Both the Exhibition and Event Association of Australasia (EEAA) and the Conventions & Incentives New Zealand (CINZ) are urging their respective governments to give a clear timeline for the resumption of business events, and to expedite the restart of the business events sector.
They cite the positive economic impact of the sector, its potential contribution toward business recovery, and the substantial lead-time needed to successfully organise such events as some of the reasons.
In separate press statements, both associations asked governments at central and state levels to make a distinction between business-to-business events and other mass gatherings â such as sporting events â highlighting that the former can operate under stringent health and safety controls.
Claudia Sagripanti, CEO, EEAA said in a statement that organisers are able to, for instance, trace the movement of each visitor, delegate, exhibitor and speaker, as well as implement and monitor the effectiveness of health and safe distancing measures that comply with authoritiesâ stipulations.
To provide policymakers with the confidence to restart events, the EEAA said it is coming up with health and safety guidelines for business events, in conjunction with other major Australian industry associations â such as the Business Council of Australia (BECA) and Venue Management Association.
Similarly over in New Zealand, CINZ has collaborated with Event Venues Association of New Zealand (EVANZ) to develop a set of guidelines to ensure the health and safety of stakeholders at business events, said Lisa Hopkins, chief executive, CINZ. These guidelines are set to be distributed after undergoing review by the Ministry of Health, New Zealand.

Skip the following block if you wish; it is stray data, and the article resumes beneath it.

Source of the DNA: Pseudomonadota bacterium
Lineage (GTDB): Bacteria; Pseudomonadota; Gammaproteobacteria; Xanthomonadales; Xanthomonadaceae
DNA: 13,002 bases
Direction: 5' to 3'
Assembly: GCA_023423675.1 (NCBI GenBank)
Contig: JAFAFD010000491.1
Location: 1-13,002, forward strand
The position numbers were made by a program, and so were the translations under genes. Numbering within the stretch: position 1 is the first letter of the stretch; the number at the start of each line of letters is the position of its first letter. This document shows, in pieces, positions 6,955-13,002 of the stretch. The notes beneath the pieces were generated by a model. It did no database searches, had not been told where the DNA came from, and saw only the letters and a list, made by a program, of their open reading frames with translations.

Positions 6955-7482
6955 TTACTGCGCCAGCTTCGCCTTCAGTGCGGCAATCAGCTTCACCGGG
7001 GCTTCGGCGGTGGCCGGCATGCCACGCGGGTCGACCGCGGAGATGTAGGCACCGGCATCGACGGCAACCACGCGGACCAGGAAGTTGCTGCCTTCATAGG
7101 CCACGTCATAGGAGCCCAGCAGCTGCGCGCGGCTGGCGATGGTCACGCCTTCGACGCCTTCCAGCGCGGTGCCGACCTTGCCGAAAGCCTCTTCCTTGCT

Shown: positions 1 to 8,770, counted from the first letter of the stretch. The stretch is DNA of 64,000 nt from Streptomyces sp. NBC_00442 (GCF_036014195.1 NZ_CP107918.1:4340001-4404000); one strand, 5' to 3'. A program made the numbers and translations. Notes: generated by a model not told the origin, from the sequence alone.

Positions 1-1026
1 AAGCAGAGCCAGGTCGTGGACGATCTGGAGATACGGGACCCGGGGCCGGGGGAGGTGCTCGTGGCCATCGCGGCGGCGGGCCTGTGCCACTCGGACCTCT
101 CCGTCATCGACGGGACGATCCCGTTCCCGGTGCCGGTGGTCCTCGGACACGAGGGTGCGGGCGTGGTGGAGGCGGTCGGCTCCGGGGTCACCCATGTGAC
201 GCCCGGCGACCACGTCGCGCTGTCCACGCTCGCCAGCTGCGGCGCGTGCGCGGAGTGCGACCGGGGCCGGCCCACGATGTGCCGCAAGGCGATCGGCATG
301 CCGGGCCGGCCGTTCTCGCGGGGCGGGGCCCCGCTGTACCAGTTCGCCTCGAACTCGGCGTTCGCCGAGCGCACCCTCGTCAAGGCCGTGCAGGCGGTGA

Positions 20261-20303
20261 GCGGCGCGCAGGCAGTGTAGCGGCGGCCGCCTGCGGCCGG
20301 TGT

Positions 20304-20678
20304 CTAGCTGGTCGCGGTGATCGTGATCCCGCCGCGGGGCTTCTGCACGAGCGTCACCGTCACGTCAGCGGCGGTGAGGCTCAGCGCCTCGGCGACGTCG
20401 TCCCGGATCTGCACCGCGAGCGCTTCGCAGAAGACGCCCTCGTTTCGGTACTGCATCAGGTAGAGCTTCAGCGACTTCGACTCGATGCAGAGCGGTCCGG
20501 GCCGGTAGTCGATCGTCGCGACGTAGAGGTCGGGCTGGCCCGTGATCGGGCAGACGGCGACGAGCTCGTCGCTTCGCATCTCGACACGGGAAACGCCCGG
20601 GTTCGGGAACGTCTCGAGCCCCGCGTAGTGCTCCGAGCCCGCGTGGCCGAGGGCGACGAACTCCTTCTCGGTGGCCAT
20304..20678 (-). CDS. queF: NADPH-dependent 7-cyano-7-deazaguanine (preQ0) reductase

Hopkins expressed confidence that the sector can safely manage indoor business events of up to 500 (pax). While the New Zealand Cabinet will meet today (May 11) to discuss whether to ease restrictions and move to Covid-19 Alert Level 2, moving one tier down on the alert system will only allow for gatherings of up to 100 participants, well below the 500 put forth by Hopkins.
The CINZ, however, is looking for restrictions to be lifted for business events even at Alert Level 2.
Over in Australia, the EEAA and BECA did not give a specific number of attendees they hoped the central government would allow as anti-Covid-19 measures are eased.
Nevertheless, business events would undoubtedly require greater lifting of restrictions then the three-step plan outlined by the Australian Cabinet on May 8, which plans to ease restrictions in three phases. Even when step three is implemented, gatherings of just up to 100 people will be allowed.
To further their appeal, the EEAA sought to remind the government of the potential economic benefits that would arise with the reopening of the sector.
According to Sagripanti, the business events sector contributed more than A$35 billion (US$22.8 billion) to the Australian economy in 2019, and employed over 229,000 workers last year. She also suggested an August restart date, as the âlast quarter of 2020 is vital to recovery.â
âAll we ask is (for policymakers) not to confuse a business event with a mass gathering. One is structured, controlled and managed, the other can be the complete opposite,â said Hopkins.
âWe want the government to understand that we take the health and safety of attendees and staff very seriously, and after all the great work which has been done by New Zealanders, we donât want to move backwards,â she added.